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      Timilehin EburuTimilehin Eburu

      The US Centers for Disease Control and Prevention recommends COVID-19 vaccination for all people aged 12 years and older, including people who are pregnant, breastfeeding, trying to get pregnant now, or might become pregnant in the future. Pregnant and recently pregnant people are more likely to get severely ill with COVID-19 compared with non-pregnant people. Getting a COVID-19 vaccine can protect you from severe illness from COVID-19.

      CDC recommendations are in line with those from professional medical organizations including the American College of Obstetricians and Gynecologists and the Society for Maternal Fetal Medicine.

      Recommendations for pregnant mom/mom-to-be

      If you are pregnant, you might want to have a conversation with your healthcare provider about COVID-19 vaccination. While such a conversation might be helpful, it is not required before vaccination. You can receive a COVID-19 vaccine without any additional documentation from your healthcare provider.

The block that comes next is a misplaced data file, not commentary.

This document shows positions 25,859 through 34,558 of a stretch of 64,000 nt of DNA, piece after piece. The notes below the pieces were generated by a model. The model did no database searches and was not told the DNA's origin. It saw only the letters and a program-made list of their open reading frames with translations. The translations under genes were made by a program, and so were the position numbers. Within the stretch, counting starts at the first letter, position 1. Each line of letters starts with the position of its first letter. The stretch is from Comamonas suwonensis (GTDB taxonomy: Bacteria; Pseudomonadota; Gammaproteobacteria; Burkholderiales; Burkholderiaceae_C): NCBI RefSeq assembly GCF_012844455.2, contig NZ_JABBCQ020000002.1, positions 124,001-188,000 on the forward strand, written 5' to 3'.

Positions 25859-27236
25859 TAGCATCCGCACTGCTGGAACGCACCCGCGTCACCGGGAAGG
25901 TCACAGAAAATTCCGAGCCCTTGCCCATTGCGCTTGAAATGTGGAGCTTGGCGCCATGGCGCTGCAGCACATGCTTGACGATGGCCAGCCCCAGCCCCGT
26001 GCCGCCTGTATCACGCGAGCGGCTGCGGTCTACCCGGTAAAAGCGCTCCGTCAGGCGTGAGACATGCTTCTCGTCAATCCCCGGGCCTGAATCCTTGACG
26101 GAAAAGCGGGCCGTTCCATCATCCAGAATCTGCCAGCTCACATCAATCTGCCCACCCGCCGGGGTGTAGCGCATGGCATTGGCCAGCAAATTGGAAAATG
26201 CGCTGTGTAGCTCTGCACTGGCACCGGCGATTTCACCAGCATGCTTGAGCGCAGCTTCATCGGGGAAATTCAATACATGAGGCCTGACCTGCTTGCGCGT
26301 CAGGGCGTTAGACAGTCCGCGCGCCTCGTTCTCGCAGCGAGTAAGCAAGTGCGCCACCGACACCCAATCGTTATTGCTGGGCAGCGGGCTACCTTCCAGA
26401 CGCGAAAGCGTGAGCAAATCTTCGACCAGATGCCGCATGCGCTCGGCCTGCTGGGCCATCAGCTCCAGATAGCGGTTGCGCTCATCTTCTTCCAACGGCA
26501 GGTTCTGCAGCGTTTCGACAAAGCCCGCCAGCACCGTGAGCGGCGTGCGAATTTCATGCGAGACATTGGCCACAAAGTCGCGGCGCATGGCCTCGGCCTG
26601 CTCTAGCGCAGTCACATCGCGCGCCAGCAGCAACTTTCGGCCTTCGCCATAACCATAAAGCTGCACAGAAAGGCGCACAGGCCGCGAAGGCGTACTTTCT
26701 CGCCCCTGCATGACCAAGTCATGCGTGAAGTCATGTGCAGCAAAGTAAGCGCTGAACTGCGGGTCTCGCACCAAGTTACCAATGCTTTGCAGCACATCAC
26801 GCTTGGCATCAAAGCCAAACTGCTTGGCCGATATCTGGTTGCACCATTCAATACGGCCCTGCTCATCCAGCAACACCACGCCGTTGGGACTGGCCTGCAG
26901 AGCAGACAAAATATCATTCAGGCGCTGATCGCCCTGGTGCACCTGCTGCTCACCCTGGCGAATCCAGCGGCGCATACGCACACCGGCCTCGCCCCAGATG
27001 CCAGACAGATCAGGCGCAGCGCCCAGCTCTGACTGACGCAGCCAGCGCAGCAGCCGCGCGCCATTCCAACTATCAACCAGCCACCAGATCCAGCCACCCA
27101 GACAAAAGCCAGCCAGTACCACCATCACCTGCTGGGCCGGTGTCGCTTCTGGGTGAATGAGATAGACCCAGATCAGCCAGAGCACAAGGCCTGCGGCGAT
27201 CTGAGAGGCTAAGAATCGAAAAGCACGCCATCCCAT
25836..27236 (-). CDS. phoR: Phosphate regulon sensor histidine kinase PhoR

If you got pregnant after receiving your first shot of a COVID-19 vaccine that requires two doses (i.e., Pfizer-BioNTech COVID-19 vaccine or Moderna COVID-19 vaccine), you should get your second shot to get as much protection as possible. If you experience fever following vaccination, you should take paracetamol because fever—for any reason—has been associated with adverse pregnancy outcomes.

      Recommendations for breastfeeding mom

      COVID-19 vaccination is recommended for all people 12 years and older, including people who are breastfeeding. Clinical trials for the COVID-19 vaccines currently used in the United States did not include people who are breastfeeding. Because the vaccines have not been studied in people who are breastfeeding, there are limited data available on the:

      Safety of COVID-19 vaccines in people who are breastfeeding

      Effects of vaccination on the breastfed baby

      Effects on milk production or excretion

      COVID-19 vaccines cannot cause infection in anyone, including the mother or the baby, and the vaccines are effective at preventing COVID-19 in people who are breastfeeding. Recent reports have shown that breastfeeding people who have received mRNA COVID-19 vaccines have antibodies in their breastmilk, which could help protect their babies. More data are needed to determine what protection these antibodies may provide to the baby.

      SOURCE: Emdex.

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